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Speaker of the House Dennis Hastert is a perfect poster child for the Republican Party: Bloated and out-of-control.
With his multiple chins spilling over a too-tight dress shirt collar, Hastert is at once buffoon and bluster – a belching dispenser of contradictory hot air spilling out of an out-of-shape mass of fat. But he’s also very, very dangerous.
A former high school wrestling coach, Hastert’s girth and weight have mushroomed since he came to Congress in 1987 – much like the federal budget and size of government on his watch along with encroachments on freedom and the Constitution by a House of Representatives under his leadership.
I first met Hastert in 1986, a few weeks after his election to Congress. Peter Vroom, a political operative I worked with in Amo Houghton’s successful Congressional campaign that year, had just signed on as Hastert’s chief of staff in Washington and invited me to dinner to meet Hastert and his Illinois-based chief of staff Scott Palmer.
We met over chili and beer at Hard Times Café in Arlington, just outside Washington, along with Dan Mattoon, a Bell South lobbyist with Illinois connections.
Hastert seemed affable enough as he woofed down chili and talked about the campaign but something bothered me about the man. I couldn’t put my finger on it but an alarm bell went off in the back of my head telling me: "Don’t trust this guy." I saw an arrogance and ruthlessness just waiting to be unleashed.
My instincts proved right. When Newt Gingrich, architect of the GOP takeover of Congress in 1994, fell from grace after revelations of his affair with a Congressional staffer and other ethical questions, Hastert became the dark horse surprise to take over as Speaker of the House. The mainstream media portrayed it as Republicans turning to a loyal soldier stepping up to take command in a time of crisis but GOP insiders said Hastert had helped engineer Gingrich’s downfall with backroom deals and backstabbing plays.
Under Hastert’s leadership, Republican arrogance increased to record levels. Republican moderates and Democrats say it is Hastert’s extreme partisanship that gridlocked Congress and turned the House into a showplace of one-party excess.
Hastert’s rise to power came at the expense of both opponents and supporters who underestimated his ruthlessness. Gingrich was just one of his victims. So was J.C. Watts, the black Oklahoma Republican who represented a rare moment of diversity for the GOP. Hastert despised Watts, even referring to him in private as the "Republican House nigger," and made life so miserable that Watts gave up his seat in Congress.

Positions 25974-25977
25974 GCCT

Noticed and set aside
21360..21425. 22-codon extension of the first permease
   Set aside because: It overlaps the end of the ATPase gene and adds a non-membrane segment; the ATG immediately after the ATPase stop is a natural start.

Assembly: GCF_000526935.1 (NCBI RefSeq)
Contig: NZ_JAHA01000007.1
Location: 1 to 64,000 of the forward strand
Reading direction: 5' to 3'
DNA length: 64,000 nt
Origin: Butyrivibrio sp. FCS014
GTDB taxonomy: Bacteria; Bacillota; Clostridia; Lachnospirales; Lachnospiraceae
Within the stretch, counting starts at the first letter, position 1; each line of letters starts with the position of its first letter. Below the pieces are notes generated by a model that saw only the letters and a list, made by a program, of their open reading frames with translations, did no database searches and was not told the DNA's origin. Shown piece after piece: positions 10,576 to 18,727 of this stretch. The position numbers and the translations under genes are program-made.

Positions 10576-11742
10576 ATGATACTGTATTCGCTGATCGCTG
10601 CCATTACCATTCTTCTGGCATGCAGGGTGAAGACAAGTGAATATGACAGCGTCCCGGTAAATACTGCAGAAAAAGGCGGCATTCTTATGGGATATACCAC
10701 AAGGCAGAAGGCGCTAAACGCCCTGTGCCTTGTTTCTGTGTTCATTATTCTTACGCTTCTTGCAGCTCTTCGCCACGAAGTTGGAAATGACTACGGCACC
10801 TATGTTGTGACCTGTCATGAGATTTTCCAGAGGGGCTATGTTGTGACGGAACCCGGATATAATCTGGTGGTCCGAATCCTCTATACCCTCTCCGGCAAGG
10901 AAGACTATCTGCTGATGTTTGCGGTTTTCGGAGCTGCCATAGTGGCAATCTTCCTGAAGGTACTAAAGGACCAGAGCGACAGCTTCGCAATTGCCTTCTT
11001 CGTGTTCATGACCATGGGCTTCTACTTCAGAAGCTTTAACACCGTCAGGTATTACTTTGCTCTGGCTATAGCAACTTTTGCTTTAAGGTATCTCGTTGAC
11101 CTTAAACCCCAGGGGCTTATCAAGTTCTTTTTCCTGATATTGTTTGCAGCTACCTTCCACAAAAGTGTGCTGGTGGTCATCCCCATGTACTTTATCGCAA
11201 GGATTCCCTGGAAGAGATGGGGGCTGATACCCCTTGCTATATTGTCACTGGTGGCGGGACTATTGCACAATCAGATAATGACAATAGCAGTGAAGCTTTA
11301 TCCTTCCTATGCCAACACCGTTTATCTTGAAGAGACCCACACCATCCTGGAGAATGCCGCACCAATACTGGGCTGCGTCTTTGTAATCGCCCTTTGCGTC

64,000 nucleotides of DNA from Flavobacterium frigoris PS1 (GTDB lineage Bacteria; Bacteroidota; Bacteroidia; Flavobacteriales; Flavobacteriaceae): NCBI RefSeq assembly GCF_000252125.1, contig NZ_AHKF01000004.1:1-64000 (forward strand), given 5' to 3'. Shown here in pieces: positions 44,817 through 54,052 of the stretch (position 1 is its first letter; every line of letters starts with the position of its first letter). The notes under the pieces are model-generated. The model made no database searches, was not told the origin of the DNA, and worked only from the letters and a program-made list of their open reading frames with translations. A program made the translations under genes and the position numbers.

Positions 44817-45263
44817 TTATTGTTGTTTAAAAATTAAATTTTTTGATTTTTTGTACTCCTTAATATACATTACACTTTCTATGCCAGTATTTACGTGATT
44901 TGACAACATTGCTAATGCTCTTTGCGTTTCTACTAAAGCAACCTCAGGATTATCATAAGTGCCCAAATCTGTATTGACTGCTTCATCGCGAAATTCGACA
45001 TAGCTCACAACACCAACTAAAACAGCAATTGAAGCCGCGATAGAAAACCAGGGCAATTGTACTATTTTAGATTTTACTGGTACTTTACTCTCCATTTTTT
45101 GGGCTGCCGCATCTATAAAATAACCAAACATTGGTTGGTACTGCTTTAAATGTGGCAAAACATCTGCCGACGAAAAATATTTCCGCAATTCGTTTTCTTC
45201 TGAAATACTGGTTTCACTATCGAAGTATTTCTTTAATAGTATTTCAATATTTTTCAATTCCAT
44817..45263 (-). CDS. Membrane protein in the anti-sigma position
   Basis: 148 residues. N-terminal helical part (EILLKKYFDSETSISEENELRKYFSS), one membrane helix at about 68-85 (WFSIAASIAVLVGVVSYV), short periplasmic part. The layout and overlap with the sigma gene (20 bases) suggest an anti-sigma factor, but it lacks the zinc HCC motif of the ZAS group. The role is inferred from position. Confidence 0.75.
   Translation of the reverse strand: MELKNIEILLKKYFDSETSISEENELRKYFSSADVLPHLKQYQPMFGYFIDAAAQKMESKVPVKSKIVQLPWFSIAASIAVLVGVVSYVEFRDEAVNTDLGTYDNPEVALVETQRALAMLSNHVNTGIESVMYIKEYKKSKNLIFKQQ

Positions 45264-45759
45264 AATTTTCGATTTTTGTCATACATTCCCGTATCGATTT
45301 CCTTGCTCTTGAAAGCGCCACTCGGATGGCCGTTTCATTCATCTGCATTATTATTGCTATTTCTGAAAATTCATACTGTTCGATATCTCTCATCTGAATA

"Hastert has exhibited the arrogance of power that leaves him clueless both as to ethical concerns and as to the political damage such arrogance can cause to his own party," writes Quin Hillyer of The American Spectator. "The House GOP’s hubristic culture, the culture that makes its members feel immune to expected mores and to any blowback from a disgusted public — the culture that, even after the Abramoff and DeLay scandals, makes them unwilling to pass serious reforms on ethics, lobbyist disclosure, and earmarks — is what has led the House overall into even-worse poll ratings than the stupendously low scores President George W. Bush has been receiving in recent months."
Hastert goes out of his way to keep Democratic members of Congress out of the decision-making process on Capitol Hill, creating Republican-only conference committees to finalize legislation and keeping not only Democrats but other Republicans out of the loop when it comes to issues that affect Congress.
Republicans members of the committee that oversees the Congressional page system say angrily that Hastert did not inform them when he learned now former Rep. Mark Foley was sending sexually-suggestive emails to young male pages. Hastert claims he didn’t know the extent of the problem with Foley but other Republicans dispute that claim.
In other words, Hastert lied – a tactic that has served him and his President very well.
Just another reason why Denny Hastert is the perfect symbol for a Republican Party gone amuck.